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During the last decades, sustainability has been on the agenda of academics and companies due to the growing concern about the environment, global warming, and climate change. Sustainability was defined by Brundtland (1987) as "the development that meets the needs of the present without compromising the ability of future generations to meet their own needs". 
According to Elkington (1994), sustainability consists of three pillars: 
1. Environment (Planet): environmental sustainability refers to the impact and protection of the environment (e.g. pollution, global warming, resource efficiency) 
2. Economical: the performance that generates sustainable positive financial results for an extended period (e.g. company's financial results, financial security of people) 
3. Society: social implications of the company and protection of human rights (e.g. poverty reduction, employees working conditions, people's living conditions) 
The concept of TBL has also translated to the supply chain context. As Chopra (2019) suggests, even though each supply chain represents a small part of the world where it belongs, the subsistence of every supply chain and humans depend on the health of the world where it operates. Consequently, sustainability pressures are also affecting supply chains. Building a sustainable supply chain has become a top priority for businesses. Supply chains from different industries have been experiencing more governmental, environmental and social pressures than ever before. 
Some examples of the growing concerns for developing sustainable supply chains may be seen in the following news: 
Tesco extends net-zero pledge (Reuters, 2021) 
Millions of electric car batteries will retire in the next decade. What happens to them? (The Guardian, 2021) 
The myth of sustainable fashion (HBR, 2022) 
The aim of a supply chain should go beyond the particular interest of a supply chain actor; instead, supply chain decisions should consider other stakeholders outside the supply chain and how they may be affected (Chopra, 2019). Supply chain strategies that positively impact the environment in most cases will generate savings for the companies in the long term due to more thoughtful use of resources (Christopher, 2016). As supply chain decisions significantly impact the efficiency and efficacy of operations, it is worth analysing the different supply chain processes to look for opportunities to improve sustainability. Moreover, as Christopher (2016) suggests, companies must consider the sustainability impact on the whole product lifecycle, from product design to end-of-life management. As a consequence, the sustainability of your supply partners have an effect on the sustainability of your business.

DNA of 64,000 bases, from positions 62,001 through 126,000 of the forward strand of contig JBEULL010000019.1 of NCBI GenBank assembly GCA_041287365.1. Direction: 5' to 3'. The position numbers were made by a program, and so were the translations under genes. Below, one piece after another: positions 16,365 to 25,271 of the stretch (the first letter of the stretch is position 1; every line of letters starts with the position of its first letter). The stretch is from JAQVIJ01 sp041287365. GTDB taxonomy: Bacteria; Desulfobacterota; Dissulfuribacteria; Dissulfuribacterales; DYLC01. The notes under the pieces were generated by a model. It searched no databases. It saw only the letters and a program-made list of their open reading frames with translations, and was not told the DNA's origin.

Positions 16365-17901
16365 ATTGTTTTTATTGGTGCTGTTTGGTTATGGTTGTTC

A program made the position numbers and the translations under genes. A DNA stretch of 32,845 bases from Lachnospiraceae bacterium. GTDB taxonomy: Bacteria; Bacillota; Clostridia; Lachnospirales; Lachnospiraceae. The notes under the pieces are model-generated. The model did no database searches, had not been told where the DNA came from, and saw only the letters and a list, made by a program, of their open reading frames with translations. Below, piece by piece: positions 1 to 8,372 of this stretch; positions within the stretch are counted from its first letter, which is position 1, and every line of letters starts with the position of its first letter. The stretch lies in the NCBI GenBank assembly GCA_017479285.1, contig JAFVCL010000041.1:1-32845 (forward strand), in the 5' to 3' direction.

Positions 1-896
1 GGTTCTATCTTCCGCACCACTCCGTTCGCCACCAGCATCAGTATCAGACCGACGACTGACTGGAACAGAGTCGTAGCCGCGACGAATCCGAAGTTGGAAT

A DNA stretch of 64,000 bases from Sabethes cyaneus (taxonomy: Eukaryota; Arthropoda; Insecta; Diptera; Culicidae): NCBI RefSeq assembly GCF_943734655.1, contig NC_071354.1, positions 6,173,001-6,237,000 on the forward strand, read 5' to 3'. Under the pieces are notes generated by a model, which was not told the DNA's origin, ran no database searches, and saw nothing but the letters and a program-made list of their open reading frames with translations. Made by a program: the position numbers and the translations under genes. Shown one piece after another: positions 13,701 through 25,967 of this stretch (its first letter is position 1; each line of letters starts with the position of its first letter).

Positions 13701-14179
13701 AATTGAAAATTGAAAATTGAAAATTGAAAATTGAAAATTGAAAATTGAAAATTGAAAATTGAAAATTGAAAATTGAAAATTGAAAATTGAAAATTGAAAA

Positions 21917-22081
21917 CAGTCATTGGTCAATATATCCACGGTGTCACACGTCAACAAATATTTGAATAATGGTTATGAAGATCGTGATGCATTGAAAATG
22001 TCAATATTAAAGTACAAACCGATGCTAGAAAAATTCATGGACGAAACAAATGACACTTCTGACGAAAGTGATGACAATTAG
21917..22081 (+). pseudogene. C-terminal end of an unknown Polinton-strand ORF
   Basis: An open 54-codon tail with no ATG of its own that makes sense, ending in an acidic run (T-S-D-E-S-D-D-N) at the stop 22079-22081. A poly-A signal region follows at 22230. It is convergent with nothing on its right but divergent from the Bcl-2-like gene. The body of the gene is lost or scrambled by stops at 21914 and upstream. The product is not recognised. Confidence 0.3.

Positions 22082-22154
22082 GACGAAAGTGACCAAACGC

There are several alternatives to improve the sustainability of your company. For instance, you can extend the life of the material and products that flow through your supply chain by applying circular economy principles such as re-manufacturing, recycling, re-purposing. Applying circular economy principles do not only help to increase the environmental sustainability of business, they also can help companies to get economic benefits. Re-manufacturing, recycling and re-purposing products can increase companies' revenues and reduce disposal costs. 
If you are wondering whether your company has a sustainable supply chain or looking to achieve that goal, here at UK-Centric Supply Chains, we can help you with that. The UK-Centric Supply Chains experts can provide you with the necessary support to map and assess the sustainability of your supply chain and guide you to build a sustainable future for your business with economic, environmental and social success. 
Brundtland, G. H. (1987) Report of the World Commission on environment and development:" our common future". 
Chopra, S. (2019) Supply chain management: strategy, planning and operation. Seventh, g. Pearson. 
Christopher, M. (2016) Logistics & supply chain management. Fifth edit. Pearson (Always Learning). 
Elkington, J. (1994) 'Towards the Sustainable Corporation: Win-Win-Win Business Strategies for Sustainable Development', California Management Review, 36(2), pp. 90–100. doi: 10.2307/41165746. 
HBR (2022) The Myth of Sustainable Fashion. Available at: https://hbr.org/2022/01/the-myth-of-sustainable-fashion. 
Reuters (2021) Tesco extends net-zero pledge. Available at: https://www.reuters.com/business/sustainable-business/britains-tesco-extends-net-zero-pledge-2021-09-23/. 
The Guardian (2021) Millions of electric car batteries will retire in the next decade. What happens to them? Available at: https://www.theguardian.com/environment/2021/aug/20/electric-car-batteries-what-happens-to-them. 
Melissa Venegas Vallejos is a PhD student in Operation Management at Aston University. Her research area is on Reverse Supply Chain Design and Supply Chain Collaboration. Her aim is to support companies to build sustainable businesses through process improvement and developing capabilities through collaboration with supply chain partners. 
To find out more about how UK-Centric Supply Chains can help your business, why not get in contact with us today? 
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